Back in 5 minutes: Do your customers deserve better?

No doubt you’ve encountered signs on shop fronts that say they’ll be “back in 5 minutes”, and as a retailer you may even have used a similar sign yourself. The problem is that such signs are written for the benefit of you as a business, not your customer.

Is it better to be specific?

I started to consider the implications of “back in 5 minutes” signs after walking past a shop that instead had “Back at 1.30” posted on their window. Given it was 11am when I passed by, back at 1.30 was certainly much more helpful than “back in a couple of hours”. But if it were only five minutes, would it actually be better to be more specific for your customers?


Certainty vs ambiguity

Behavioural science has established that people love certainty and dislike ambiguity. For instance, tell me whether I should take an umbrella or not rather than whether rain is 60% likely.

A specific time has the benefit of providing your customers certainty where the ‘back in 5’ creates the opposite. As a customer you can’t help but wonder ‘5 minutes from when?’ before being forced to decide whether to hang around or leave. Here’s the problem – you risk them leaving for good.

Of course the business advantage of ambiguous signage is pretty obvious – you can use the same sign over and over without having to rewrite it and you are really just telling your customers that you have popped out and will be back soon. But while that’s good for you, is it best for your customer?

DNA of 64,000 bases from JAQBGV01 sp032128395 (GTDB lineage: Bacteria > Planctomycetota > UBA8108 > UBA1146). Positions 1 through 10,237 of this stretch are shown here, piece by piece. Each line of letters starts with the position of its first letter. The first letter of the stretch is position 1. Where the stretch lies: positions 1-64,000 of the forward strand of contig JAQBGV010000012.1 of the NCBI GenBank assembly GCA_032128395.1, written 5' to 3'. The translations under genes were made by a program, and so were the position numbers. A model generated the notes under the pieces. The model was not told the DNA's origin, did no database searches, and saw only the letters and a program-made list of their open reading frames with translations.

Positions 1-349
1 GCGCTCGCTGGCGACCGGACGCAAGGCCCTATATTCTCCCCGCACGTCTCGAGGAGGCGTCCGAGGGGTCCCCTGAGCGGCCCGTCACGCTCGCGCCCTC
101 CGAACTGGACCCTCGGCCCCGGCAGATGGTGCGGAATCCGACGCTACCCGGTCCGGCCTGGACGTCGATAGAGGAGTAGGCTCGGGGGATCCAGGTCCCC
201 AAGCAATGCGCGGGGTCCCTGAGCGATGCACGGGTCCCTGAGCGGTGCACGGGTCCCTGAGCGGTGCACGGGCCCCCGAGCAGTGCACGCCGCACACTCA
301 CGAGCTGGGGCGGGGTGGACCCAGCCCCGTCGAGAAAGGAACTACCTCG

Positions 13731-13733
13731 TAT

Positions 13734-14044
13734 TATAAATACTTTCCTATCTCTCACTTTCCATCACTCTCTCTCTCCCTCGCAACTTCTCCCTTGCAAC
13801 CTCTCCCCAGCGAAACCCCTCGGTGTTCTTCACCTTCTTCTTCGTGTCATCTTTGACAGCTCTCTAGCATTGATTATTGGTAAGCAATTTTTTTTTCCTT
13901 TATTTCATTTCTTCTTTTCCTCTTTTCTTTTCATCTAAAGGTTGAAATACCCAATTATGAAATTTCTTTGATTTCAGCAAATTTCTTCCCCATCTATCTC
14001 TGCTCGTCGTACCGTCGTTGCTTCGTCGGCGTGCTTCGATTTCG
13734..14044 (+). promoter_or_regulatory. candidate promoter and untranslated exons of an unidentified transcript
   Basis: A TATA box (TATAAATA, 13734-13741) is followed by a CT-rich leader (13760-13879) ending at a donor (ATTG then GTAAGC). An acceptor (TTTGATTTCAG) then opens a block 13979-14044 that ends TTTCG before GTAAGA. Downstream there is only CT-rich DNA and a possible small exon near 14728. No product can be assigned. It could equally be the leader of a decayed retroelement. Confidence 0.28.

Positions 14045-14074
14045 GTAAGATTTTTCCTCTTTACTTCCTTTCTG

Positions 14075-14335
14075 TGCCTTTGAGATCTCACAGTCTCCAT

Waiting is painful

Waiting is painful because it interferes with your customer’s sense of freedom. That’s why we hate our phone calls being placed on hold for an indeterminate amount of time – we don’t have the freedom to do anything else in case the call gets answered and have no visual cues for how fast progress is being made.

Reducing customer pain

To resolve this, increasingly businesses are now telling their customers how long the current wait time is and/or offering a call back service. This not only reduces customer annoyance, it reduces their anxiety about how long they have to commit to the call.

And it’s not just phone queues. In his book To Sell is Human, Dan Pink describes a restaurant sign that carried a sign “Don’t Worry This Queue Moves Really Quickly”. The signage, along with actually seeing the queue moving quickly reduced his anxiety about committing to the business.

Improvements have also been made in public transport where waiting is a necessary evil. In Melbourne, for example, both tram and train platforms include a countdown to when the next service is expected, reducing customer anxiety about whether they have missed their ride and allowing people to turn their attention to other activities. Sure, customers still have to wait but now it feels like it’s on their terms.

That’s why I liked the “Back at 1.30” sign on the shop window. Customers were provided the benefit of certainty, which in turn gave them back their freedom. In contrast the ambiguity of “Back in 5” holds the customer hostage to the whim of the business. In reality it may not be worth you trading in your ambiguous sign for one that is more precise, but at least be aware of the impact you are having on your customers.

Bri Williams runs People Patterns Pty Ltd, a consultancy specialising in the application of behavioural economics to everyday business issues. Bri is a presenter, consultant and author who you can find out more about at, [email protected] or by following on Twitter @peoplepatterns.




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